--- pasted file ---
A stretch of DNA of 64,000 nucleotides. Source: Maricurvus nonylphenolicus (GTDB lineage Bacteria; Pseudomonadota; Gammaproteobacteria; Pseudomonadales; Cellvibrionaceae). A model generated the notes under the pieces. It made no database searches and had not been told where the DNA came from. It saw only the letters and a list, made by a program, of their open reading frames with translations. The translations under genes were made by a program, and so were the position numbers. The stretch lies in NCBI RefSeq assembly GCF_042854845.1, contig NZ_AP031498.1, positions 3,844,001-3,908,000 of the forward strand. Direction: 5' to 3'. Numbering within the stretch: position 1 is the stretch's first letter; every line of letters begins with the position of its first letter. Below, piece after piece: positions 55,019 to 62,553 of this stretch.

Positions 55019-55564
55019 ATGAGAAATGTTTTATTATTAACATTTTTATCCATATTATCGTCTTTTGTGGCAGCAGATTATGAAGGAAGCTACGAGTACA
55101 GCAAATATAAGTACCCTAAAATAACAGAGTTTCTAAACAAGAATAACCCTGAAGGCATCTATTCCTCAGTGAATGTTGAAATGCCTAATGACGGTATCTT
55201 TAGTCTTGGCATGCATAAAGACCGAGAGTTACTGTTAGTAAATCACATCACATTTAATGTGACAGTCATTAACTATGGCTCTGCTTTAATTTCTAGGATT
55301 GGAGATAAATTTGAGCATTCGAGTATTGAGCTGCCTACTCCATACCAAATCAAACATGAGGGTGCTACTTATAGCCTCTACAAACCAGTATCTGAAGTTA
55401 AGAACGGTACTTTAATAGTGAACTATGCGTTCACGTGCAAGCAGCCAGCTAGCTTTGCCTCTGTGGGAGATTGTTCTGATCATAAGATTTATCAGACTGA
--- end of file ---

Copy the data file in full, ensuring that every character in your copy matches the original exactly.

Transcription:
A stretch of DNA of 64,000 nucleotides. Source: Maricurvus nonylphenolicus (GTDB lineage Bacteria; Pseudomonadota; Gammaproteobacteria; Pseudomonadales; Cellvibrionaceae). A model generated the notes under the pieces. It made no database searches and had not been told where the DNA came from. It saw only the letters and a list, made by a program, of their open reading frames with translations. The translations under genes were made by a program, and so were the position numbers. The stretch lies in NCBI RefSeq assembly GCF_042854845.1, contig NZ_AP031498.1, positions 3,844,001-3,908,000 of the forward strand. Direction: 5' to 3'. Numbering within the stretch: position 1 is the stretch's first letter; every line of letters begins with the position of its first letter. Below, piece after piece: positions 55,019 to 62,553 of this stretch.

Positions 55019-55564
55019 ATGAGAAATGTTTTATTATTAACATTTTTATCCATATTATCGTCTTTTGTGGCAGCAGATTATGAAGGAAGCTACGAGTACA
55101 GCAAATATAAGTACCCTAAAATAACAGAGTTTCTAAACAAGAATAACCCTGAAGGCATCTATTCCTCAGTGAATGTTGAAATGCCTAATGACGGTATCTT
55201 TAGTCTTGGCATGCATAAAGACCGAGAGTTACTGTTAGTAAATCACATCACATTTAATGTGACAGTCATTAACTATGGCTCTGCTTTAATTTCTAGGATT
55301 GGAGATAAATTTGAGCATTCGAGTATTGAGCTGCCTACTCCATACCAAATCAAACATGAGGGTGCTACTTATAGCCTCTACAAACCAGTATCTGAAGTTA
55401 AGAACGGTACTTTAATAGTGAACTATGCGTTCACGTGCAAGCAGCCAGCTAGCTTTGCCTCTGTGGGAGATTGTTCTGATCATAAGATTTATCAGACTGA